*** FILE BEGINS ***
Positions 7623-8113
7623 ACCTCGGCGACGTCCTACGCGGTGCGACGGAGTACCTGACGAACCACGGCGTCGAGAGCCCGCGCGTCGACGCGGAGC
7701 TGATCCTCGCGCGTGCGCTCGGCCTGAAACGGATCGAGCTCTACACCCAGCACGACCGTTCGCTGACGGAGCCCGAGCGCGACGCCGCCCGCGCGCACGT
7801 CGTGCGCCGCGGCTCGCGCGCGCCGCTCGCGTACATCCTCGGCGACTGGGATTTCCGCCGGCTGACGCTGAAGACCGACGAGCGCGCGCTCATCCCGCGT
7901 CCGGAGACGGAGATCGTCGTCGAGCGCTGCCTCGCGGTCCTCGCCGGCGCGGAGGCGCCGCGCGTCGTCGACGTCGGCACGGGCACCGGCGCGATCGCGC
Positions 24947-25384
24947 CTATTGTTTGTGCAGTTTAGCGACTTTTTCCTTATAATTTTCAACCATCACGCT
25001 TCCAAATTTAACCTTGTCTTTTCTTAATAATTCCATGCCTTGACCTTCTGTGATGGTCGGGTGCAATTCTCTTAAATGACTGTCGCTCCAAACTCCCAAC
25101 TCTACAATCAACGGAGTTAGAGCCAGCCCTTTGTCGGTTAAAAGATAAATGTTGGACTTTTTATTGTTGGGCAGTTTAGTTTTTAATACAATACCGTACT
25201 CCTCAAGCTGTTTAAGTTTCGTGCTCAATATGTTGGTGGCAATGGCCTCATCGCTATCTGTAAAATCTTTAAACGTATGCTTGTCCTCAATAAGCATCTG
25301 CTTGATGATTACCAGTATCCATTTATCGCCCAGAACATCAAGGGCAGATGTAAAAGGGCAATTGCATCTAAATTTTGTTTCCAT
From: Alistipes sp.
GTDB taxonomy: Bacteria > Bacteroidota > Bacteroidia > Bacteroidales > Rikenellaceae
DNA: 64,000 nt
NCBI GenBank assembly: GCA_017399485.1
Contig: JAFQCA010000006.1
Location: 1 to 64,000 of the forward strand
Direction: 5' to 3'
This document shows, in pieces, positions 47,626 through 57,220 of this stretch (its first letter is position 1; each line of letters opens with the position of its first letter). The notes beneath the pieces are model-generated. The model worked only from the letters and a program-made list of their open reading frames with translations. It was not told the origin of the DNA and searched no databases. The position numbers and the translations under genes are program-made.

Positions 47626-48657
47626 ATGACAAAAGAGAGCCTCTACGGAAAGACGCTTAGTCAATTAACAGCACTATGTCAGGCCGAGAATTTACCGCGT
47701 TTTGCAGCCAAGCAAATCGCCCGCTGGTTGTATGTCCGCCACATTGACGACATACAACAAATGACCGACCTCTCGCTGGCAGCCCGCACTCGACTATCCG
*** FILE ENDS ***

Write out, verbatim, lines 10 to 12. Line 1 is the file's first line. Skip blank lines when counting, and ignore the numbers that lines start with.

25201 CCTCAAGCTGTTTAAGTTTCGTGCTCAATATGTTGGTGGCAATGGCCTCATCGCTATCTGTAAAATCTTTAAACGTATGCTTGTCCTCAATAAGCATCTG
25301 CTTGATGATTACCAGTATCCATTTATCGCCCAGAACATCAAGGGCAGATGTAAAAGGGCAATTGCATCTAAATTTTGTTTCCAT
From: Alistipes sp.